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Signs Your Baby Might Be Teething and How to Help

Teething can be a difficult time for your baby and you. Most babies start teething around 6 months old, but it can happen sooner or later. Teething usually begins with the lower front teeth. It can last until your baby is 36 months or slightly older when the back molars come in. Symptoms of teething can be very similar to the symptoms of minor illnesses like a cold.




Common Symptoms and How to Help

The following symptoms are the most common symptoms of teething, and tips on how you can help your baby deal with them.



You might notice that your little one is unusually irritable when they’re teething. Generally speaking, the first teeth and the molars are the most uncomfortable to erupt through the gums. You might notice that your baby is more irritable when these teeth are coming through.


How To Help

The best way to help your baby deal with their discomfort and irritability is to spend more time holding them, cuddling them, and comforting them. Spending more time cuddling your little one can help ease the discomfort and help them to feel reassured.


Drooling And Skin Rashes

You might notice that your baby drools a bit more than usual when they’re teething. Babies can drool quite a lot anyway, but you might notice that they drool more during teething. It’s thought that teething can stimulate your baby’s mouth in the same way as chewing, which creates excess saliva.


How To Help

Increased drooling can cause skin rashes around the mouth, cheeks, chin, and neck. The best way to help your little one is to keep these areas as clean and dry as possible. Try to pat the skin rather than wipe it as wiping can cause irritation.


Biting, Gnawing and Chewing

Biting, gnawing, or chewing are common signs of teething. The pressure that your little one creates by the chewing action can help ease the pain coming from under the gum.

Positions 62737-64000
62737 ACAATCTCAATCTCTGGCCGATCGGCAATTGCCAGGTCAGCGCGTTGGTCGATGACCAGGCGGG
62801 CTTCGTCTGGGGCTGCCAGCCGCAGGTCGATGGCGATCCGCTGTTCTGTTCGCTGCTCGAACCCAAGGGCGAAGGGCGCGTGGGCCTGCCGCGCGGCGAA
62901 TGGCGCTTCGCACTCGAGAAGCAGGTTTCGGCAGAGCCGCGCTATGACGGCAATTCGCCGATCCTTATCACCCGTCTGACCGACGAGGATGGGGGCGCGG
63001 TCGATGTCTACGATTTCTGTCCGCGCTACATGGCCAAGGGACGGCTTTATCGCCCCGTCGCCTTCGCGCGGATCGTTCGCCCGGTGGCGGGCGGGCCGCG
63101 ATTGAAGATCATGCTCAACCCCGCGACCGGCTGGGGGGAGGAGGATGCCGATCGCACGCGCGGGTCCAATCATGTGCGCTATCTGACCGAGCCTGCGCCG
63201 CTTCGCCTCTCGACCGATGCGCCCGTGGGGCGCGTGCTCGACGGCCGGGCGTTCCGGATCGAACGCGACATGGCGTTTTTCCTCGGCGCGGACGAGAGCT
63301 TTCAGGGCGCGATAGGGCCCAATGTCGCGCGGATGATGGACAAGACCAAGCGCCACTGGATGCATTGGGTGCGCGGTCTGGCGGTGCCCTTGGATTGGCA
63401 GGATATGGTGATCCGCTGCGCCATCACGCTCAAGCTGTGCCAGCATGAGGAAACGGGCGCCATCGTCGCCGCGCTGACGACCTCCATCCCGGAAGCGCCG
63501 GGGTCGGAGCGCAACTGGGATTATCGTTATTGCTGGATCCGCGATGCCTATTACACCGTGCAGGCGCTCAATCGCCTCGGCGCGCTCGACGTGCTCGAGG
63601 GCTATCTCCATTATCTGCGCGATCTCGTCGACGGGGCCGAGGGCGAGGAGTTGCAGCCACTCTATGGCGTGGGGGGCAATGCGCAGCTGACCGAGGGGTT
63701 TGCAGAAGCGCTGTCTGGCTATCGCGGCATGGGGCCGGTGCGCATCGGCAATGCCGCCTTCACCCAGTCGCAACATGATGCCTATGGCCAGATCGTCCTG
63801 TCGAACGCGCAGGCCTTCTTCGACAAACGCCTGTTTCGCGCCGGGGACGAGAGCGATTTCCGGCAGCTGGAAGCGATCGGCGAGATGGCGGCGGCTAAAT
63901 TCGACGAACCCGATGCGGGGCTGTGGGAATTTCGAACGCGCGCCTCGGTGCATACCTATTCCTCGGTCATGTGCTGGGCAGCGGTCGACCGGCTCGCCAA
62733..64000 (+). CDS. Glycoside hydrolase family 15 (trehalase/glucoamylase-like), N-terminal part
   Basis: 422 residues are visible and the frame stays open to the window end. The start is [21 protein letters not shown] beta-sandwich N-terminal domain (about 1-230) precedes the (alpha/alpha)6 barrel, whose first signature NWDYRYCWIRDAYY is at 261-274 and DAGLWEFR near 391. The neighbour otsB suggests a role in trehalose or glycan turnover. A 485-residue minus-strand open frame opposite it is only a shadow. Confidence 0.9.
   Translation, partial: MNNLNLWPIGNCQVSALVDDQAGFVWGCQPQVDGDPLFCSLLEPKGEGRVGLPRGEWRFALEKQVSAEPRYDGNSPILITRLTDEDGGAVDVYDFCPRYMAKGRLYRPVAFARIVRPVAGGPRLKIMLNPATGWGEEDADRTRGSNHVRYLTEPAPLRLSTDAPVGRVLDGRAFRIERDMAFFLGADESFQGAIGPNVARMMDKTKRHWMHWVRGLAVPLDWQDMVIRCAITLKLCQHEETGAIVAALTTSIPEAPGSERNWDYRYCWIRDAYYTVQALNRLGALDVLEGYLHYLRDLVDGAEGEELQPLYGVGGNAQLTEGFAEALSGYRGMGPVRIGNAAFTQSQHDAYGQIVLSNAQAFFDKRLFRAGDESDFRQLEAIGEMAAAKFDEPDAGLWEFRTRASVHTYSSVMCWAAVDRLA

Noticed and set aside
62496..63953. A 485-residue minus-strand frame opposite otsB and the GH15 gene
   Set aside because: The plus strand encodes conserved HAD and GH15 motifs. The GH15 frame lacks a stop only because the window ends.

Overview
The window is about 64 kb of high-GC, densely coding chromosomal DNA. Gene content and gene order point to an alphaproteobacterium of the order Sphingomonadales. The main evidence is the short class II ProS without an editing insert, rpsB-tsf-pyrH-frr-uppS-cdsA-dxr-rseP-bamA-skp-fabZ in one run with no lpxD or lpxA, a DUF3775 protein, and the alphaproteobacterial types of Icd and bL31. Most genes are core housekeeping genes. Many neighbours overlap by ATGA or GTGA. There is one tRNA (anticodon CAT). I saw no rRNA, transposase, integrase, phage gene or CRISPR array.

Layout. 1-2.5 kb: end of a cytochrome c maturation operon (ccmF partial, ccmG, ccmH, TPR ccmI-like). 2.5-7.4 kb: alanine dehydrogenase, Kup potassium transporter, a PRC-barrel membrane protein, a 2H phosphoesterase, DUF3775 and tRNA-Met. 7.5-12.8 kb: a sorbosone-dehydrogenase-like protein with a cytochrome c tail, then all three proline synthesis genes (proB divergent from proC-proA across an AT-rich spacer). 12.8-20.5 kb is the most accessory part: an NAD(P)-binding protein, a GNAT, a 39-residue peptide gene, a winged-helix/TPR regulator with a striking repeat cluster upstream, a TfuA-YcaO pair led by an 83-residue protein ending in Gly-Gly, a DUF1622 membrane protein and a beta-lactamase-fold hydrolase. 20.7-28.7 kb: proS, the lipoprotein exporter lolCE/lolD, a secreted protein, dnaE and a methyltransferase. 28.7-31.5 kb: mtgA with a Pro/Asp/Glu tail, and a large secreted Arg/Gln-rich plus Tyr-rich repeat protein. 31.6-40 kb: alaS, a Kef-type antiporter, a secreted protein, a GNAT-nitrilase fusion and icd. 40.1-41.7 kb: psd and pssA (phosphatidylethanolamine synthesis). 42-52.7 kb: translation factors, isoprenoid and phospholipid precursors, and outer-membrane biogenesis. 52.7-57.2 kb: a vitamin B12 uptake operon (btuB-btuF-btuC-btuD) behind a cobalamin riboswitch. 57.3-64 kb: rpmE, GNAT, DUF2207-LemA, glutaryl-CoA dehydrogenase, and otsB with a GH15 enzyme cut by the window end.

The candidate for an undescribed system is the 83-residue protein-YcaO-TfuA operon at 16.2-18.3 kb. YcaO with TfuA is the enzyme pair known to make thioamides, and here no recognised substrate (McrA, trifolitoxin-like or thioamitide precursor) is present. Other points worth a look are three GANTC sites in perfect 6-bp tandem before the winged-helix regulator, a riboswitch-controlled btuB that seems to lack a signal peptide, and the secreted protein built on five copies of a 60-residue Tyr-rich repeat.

How To Help

Some babies really like cold foods when they’re teething. Things like frozen fruit and vegetable puree, and frozen yoghurt are great for easing sore gums. You can also try textured teething rings, chew beads and other teething toys. Many of these are safe to be chilled which can also help.


Low Grade Temperature

Some babies can have a slightly higher temperature when they’re teething. This can be up to 38 degrees celcius, although this can vary from baby to baby. A temperature of higher than 38 is a fever and should be treated by a doctor. Anything between 36.4 and 38 can be a slight rise due to teething, or because your little one has been putting their hands into their mouth.


How To Help

You can help keep a mild temperature under control with an age-appropriate, over-the-counter pain medication like paracetamol. If your little one’s temperature rises above 38 degrees, then should contact your GP.


Cheek Rubbing and Ear Pulling

Pain in your little one’s gums from teething can cause pain and discomfort in the cheeks and ears. Therefore, pulling or rubbing at their ear or cheek can be a sign of teething.


How To Help

You may be able to help ease your infant’s discomfort by rubbing and massaging their gums. Make sure that your fingers are clean and try a short two-minute massage to see if it gives any relief.